Senator Corker speaks on centralization of the US in foreign policy

Senator Corker speaksBy Henry Thornton

Photo by Kimberly Williams

Bob Corker, the junior United States Senator from Tennessee, visited campus on April 9 to discuss American foreign policy initiatives. Senator Corker, a republican, was recently elected to head the US Foreign Relations Committee. Before beginning his talk on foreign relations, he joked, “You may wonder how I became qualified for this. I mean, I build shopping centers.” He began by quickly talking about the relationship between Russia and Ukraine, and the efforts by China to expand their influence in international waters. He delved a little deeper into his efforts to end modern human slavery. He credited a mission trip to Haiti with his interest in foreign relations and trying to help people.

Corker spent a good deal of time cautioning excitement about the recent verbal agreement made with Iran about nuclear weapons. “The important details are yet to be decided,” he said. He named each of the sites that Iran might be building weapons in and admitted a lack of intelligence about two of the sites in particular. “We don’t know if Iran is trustworthy” he said as he changed subjects.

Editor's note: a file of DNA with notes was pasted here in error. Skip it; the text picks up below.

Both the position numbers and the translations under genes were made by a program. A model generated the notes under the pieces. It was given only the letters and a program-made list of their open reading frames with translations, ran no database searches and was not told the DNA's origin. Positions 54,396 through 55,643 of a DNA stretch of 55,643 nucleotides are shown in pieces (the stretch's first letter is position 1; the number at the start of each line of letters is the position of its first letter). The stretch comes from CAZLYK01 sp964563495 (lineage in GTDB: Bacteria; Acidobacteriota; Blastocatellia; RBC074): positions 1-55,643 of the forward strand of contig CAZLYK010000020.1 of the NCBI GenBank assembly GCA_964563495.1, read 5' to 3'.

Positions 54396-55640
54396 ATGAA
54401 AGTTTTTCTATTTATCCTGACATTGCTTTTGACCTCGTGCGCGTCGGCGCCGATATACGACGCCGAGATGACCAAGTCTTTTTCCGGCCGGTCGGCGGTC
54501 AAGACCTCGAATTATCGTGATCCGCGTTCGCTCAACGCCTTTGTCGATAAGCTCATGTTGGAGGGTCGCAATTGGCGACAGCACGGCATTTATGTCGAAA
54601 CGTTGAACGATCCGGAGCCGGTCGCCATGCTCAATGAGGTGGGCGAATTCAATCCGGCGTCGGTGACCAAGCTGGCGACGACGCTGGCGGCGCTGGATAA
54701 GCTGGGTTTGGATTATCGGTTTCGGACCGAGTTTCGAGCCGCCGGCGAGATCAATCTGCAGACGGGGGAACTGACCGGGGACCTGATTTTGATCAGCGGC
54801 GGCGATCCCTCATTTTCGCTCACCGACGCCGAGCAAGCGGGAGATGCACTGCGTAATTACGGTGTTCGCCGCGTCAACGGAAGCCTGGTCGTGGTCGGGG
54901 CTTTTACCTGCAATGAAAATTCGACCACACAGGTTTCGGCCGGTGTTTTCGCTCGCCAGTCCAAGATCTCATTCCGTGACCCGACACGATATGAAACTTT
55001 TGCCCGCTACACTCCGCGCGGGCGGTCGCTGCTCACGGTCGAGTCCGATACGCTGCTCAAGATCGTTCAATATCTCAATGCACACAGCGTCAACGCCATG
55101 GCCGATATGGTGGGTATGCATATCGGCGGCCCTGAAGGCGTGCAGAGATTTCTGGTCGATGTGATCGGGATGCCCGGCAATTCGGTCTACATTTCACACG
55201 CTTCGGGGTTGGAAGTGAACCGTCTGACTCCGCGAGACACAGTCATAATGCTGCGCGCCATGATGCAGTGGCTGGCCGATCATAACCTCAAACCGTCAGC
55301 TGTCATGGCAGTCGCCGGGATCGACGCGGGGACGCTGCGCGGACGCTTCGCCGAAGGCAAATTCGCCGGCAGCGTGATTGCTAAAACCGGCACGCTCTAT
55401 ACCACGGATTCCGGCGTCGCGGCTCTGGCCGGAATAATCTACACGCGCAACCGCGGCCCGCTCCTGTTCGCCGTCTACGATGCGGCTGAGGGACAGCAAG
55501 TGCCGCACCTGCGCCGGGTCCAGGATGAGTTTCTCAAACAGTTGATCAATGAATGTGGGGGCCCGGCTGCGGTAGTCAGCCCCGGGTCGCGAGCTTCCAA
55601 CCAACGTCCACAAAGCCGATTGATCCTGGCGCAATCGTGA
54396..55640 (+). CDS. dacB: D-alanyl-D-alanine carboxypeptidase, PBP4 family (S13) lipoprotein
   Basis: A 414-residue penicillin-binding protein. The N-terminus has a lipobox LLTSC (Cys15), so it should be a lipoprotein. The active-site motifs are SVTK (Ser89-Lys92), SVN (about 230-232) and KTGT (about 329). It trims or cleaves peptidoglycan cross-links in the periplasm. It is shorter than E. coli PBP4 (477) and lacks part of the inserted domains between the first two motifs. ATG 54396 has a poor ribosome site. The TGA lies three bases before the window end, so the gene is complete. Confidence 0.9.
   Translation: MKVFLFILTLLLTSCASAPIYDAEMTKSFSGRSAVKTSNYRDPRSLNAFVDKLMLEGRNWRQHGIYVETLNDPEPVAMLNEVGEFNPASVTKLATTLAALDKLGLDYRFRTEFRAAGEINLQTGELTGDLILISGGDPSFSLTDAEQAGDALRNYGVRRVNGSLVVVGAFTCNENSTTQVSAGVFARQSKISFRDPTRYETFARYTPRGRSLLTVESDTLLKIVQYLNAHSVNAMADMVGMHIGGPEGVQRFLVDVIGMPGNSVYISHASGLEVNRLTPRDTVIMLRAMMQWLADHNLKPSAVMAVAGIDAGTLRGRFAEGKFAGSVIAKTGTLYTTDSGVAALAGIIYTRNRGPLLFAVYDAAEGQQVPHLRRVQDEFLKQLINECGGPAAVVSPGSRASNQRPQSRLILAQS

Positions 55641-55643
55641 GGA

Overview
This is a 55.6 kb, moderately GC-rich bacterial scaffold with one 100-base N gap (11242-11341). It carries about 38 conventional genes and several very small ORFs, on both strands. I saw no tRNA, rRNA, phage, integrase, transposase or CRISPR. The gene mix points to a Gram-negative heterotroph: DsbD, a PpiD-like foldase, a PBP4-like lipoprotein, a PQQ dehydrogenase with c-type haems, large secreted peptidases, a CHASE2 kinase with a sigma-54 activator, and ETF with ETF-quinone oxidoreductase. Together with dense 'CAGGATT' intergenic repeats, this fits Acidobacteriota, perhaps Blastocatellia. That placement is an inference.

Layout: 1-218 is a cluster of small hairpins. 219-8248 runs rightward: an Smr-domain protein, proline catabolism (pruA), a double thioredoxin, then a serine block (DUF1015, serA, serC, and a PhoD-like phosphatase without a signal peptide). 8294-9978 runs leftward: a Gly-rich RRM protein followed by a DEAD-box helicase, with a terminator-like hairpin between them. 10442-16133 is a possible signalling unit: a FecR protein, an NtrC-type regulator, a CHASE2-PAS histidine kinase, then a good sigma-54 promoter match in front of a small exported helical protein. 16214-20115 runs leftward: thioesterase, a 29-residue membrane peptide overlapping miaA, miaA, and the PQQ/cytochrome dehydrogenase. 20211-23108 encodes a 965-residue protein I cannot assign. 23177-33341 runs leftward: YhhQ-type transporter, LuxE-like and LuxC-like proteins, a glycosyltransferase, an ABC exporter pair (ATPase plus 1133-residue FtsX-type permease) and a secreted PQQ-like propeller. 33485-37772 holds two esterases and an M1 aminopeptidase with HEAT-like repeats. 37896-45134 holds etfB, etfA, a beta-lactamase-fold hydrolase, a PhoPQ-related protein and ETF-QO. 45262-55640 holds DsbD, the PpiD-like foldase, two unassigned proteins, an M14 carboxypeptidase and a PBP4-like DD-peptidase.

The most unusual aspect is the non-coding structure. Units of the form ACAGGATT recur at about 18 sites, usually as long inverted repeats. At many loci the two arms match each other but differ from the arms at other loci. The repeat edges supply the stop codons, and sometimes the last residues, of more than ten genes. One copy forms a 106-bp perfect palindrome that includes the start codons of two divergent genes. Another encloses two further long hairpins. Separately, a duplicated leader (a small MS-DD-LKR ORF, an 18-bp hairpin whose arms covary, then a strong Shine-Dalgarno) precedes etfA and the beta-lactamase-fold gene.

Corker attended the University of Tennessee where he was a member of the Sigma Chi Fraternity. He was awarded a Bachelor of Science degree in Industrial Management in 1974. Senator Corker cut his teeth as a businessman running a construction company he founded shortly after he graduated college. The company was very successful, and he sold it in 1990 for a considerable sum of money. He subsequently bought and sold various Chattanooga based construction companies.

Corker first ran for Senate in 1994, but lost to eventual Senate Majority Leader Bill Frist. Corker served one term as the mayor of Chattanooga, from 2001 to 2005. When Frist announced his retirement from the Senate in 2005, Corker launched his campaign for the vacated seat. His democratic opponent was Harold Ford Jr. Corker defeated Ford in one of the closest senate elections in recent memory. The margin of defeat was less than three percent. Senator Corker was re-elected in 2012 by an overwhelming majority.

A student questioned Senator Corker on the need for US foreign aid. Corker called it “important” and pointed out that it comprised a mere 1% of the United States budget. He went on to say that the United States is one of the largest backers of the United Nations and that these positions helped maintain US influence in the world even though “not everybody likes us” the Senator admitted.